# RE: full-scan vs index for "small" tables

• From: "Cary Millsap" <cary.millsap@xxxxxxxxxx>
• Date: Tue, 27 Jun 2006 09:52:50 -0500

```Mladen,

I'm going to stand firm on the following statement:

Work first to reduce the biggest response time component of the

Everything else follows from that. But in order to know what your most
order to know what that task's biggest response time component is, you
have to measure your specific circumstance.

The objection I have with the world at large is when people guess
instead of measure. Most people guess "It's got to be I/O." But "it" is
I/O in fewer than 5% of cases I've witnessed since about 1995.

So I find the "It's got to be I/O" guess to be extremely dangerous,
first because it's the most common guess, second because it's erroneous
a surprisingly large proportion of the time.

Of course, if "it" is really I/O-and you know it to be so because you've
accurately measured-then by all means dive into the I/O problem with all
four feet.

But only if (that is, after) you've determined that I/O is the biggest

My point ends with, "Why guess... When you can know."

Cary Millsap

Hotsos Enterprises, Ltd.

http://www.hotsos.com

Nullius in verba

Hotsos Symposium 2007 / March 4-8 / Dallas

Visit www.hotsos.com for curriculum and schedule details...

-----Original Message-----
Sent: Tuesday, June 27, 2006 8:34 AM
To: Cary Millsap
Cc: oracle-l@xxxxxxxxxxxxx
Subject: Re: full-scan vs index for "small" tables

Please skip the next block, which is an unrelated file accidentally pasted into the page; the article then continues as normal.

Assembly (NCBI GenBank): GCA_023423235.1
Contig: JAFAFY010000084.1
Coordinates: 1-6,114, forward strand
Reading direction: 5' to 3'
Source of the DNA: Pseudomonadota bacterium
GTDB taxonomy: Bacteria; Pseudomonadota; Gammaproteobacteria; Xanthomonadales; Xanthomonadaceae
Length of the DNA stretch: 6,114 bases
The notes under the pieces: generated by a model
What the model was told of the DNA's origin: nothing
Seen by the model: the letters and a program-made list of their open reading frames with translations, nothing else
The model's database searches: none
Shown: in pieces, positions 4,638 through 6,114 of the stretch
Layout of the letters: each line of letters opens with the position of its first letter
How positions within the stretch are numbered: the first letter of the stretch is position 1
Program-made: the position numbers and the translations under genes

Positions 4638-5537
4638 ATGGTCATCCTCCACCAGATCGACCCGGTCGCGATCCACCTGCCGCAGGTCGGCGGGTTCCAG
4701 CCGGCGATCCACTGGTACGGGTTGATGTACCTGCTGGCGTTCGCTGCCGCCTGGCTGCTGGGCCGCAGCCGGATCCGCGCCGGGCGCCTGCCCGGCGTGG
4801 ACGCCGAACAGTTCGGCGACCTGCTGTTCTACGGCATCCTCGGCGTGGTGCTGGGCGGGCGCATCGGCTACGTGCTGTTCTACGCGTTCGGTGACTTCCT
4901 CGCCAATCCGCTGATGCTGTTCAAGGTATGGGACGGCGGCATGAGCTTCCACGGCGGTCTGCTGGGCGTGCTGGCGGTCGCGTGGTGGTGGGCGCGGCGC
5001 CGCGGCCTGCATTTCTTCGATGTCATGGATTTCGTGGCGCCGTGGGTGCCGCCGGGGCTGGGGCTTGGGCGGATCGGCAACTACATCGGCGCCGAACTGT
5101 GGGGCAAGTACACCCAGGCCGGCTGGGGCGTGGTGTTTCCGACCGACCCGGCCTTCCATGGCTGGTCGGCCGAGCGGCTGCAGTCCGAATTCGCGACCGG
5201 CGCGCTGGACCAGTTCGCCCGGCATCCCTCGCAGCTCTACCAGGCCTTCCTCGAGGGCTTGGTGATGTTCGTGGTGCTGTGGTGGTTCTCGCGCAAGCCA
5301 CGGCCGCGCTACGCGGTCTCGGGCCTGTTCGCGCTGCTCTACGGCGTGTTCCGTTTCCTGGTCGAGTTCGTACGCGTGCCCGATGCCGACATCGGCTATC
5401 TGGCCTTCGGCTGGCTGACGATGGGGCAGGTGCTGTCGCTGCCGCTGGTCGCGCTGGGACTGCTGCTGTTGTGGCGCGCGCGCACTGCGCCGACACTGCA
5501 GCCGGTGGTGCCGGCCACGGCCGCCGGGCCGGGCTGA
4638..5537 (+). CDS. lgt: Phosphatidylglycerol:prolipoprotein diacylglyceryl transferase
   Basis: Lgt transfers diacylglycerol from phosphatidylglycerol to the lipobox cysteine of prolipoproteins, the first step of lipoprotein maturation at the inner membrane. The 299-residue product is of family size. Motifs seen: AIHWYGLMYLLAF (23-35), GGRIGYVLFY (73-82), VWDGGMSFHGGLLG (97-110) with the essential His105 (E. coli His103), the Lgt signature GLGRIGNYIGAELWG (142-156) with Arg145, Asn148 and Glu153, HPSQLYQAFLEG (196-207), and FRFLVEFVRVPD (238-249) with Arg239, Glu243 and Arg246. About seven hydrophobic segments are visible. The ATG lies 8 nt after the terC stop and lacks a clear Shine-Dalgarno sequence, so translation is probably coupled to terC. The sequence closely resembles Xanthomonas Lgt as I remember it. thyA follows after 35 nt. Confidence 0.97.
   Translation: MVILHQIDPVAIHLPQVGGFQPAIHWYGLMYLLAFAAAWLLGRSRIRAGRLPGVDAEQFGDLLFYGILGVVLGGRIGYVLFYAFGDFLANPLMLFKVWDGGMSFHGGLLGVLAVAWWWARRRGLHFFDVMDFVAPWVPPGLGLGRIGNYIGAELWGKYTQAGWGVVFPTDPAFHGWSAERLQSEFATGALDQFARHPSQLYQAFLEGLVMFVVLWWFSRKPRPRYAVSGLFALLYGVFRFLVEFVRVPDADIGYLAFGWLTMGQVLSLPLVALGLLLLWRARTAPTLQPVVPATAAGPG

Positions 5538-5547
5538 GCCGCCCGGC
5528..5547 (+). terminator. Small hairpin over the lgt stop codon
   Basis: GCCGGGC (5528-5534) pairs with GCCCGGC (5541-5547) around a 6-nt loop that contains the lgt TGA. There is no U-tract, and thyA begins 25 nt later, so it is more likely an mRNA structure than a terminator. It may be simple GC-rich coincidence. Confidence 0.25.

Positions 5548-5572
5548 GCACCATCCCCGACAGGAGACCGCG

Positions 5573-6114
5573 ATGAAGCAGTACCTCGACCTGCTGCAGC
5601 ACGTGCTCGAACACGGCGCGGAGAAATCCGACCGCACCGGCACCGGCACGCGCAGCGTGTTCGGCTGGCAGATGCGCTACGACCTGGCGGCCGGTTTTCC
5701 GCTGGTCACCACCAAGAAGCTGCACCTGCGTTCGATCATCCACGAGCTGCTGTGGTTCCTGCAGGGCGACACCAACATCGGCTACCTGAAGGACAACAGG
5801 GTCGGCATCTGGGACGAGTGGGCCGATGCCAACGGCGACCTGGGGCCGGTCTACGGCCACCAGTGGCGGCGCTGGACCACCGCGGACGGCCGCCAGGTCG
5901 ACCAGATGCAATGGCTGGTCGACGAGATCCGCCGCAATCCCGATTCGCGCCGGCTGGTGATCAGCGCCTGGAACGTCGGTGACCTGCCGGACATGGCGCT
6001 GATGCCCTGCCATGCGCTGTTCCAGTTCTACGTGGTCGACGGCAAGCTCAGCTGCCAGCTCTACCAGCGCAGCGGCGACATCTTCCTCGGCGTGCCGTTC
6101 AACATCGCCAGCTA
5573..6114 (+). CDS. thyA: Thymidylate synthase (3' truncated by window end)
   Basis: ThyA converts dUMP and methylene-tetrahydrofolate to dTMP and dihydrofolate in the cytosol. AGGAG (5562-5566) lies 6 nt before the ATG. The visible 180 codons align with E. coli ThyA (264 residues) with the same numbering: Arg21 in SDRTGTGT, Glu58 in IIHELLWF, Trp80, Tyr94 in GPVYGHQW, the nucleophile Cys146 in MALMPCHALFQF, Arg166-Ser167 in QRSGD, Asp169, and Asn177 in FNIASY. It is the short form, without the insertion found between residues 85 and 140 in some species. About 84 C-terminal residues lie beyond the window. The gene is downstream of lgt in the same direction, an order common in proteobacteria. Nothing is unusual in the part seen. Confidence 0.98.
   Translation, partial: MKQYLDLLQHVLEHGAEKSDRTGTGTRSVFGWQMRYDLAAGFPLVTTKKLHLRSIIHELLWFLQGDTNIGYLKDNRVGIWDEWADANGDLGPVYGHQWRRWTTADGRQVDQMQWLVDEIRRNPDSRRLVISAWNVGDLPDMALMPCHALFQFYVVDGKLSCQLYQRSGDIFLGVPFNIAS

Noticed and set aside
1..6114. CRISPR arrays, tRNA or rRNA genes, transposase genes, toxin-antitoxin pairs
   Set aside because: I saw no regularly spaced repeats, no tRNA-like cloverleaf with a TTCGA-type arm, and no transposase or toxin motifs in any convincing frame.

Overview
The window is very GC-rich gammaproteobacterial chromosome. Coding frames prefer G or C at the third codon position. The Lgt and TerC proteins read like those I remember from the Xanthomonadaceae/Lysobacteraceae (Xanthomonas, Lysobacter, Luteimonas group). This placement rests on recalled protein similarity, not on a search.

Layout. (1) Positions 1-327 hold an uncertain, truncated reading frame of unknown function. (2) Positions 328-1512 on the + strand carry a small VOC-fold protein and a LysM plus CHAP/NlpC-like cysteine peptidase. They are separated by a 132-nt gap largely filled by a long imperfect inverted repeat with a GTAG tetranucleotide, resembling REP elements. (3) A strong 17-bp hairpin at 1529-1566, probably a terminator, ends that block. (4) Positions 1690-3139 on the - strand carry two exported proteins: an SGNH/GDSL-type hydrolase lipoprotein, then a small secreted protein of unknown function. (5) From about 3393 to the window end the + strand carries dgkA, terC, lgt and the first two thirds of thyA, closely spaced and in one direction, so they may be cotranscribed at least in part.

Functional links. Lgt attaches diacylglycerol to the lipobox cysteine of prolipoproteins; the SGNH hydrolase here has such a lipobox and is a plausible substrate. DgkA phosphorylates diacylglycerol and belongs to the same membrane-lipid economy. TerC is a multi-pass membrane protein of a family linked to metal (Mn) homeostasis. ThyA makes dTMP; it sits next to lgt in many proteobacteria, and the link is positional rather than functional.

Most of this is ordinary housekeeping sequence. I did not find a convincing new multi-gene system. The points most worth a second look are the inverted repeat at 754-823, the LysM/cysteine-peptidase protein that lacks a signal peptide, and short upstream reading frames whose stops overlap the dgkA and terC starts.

On 06/27/2006 09:03:33 AM, oracle-l-bounce@xxxxxxxxxxxxx wrote:

> On a slightly modified topic, for a long time I've had a problem with
this section 13.5.1.2.3 of the Oracle documentation. It's one of those
sections that was written 25 years ago and apparently never subjected to
scientific scrutiny.

>

> The part about "...which can be read in a single I/O call..." is one
of those myths that makes sense when you hear it, but it's just not
true. An index scan of a 1-row, 1-block table is more efficient than a
full table scan of that table. Try it.

>

> Performance of an Oracle database is NOT uniquely determined by how

>

Cary, here I have to disagree with you. Performance is not uniquely
determined,

but, apart from sleeping and waiting for an event, physical I/O is the
slowest

thing that an application can do. If the pathological cases of endlessly
waiting

for locks are eliminated, the performance of an application will have,
at least

according to my own experience, a direct correlation with the number of
performed

physical I/O requests. Spinning in memory is relatively rare and can be
constructed

Connor McDonald's sinister "hit ratio adjusting tool" but I didn't see
to many of

it in real life. Tuning response time is an extremely sound methodology
which essentially

dictates going after the part of application where the application
spends most of the

time, but in "real life" in the computer room (contradiction in terms, I
know), cutting

down on the number of physical I/O requests will usually have an
extremely beneficial

impact. It's a common wisdom which served me well, throughout my career.

--

http://www.mgogala.com

```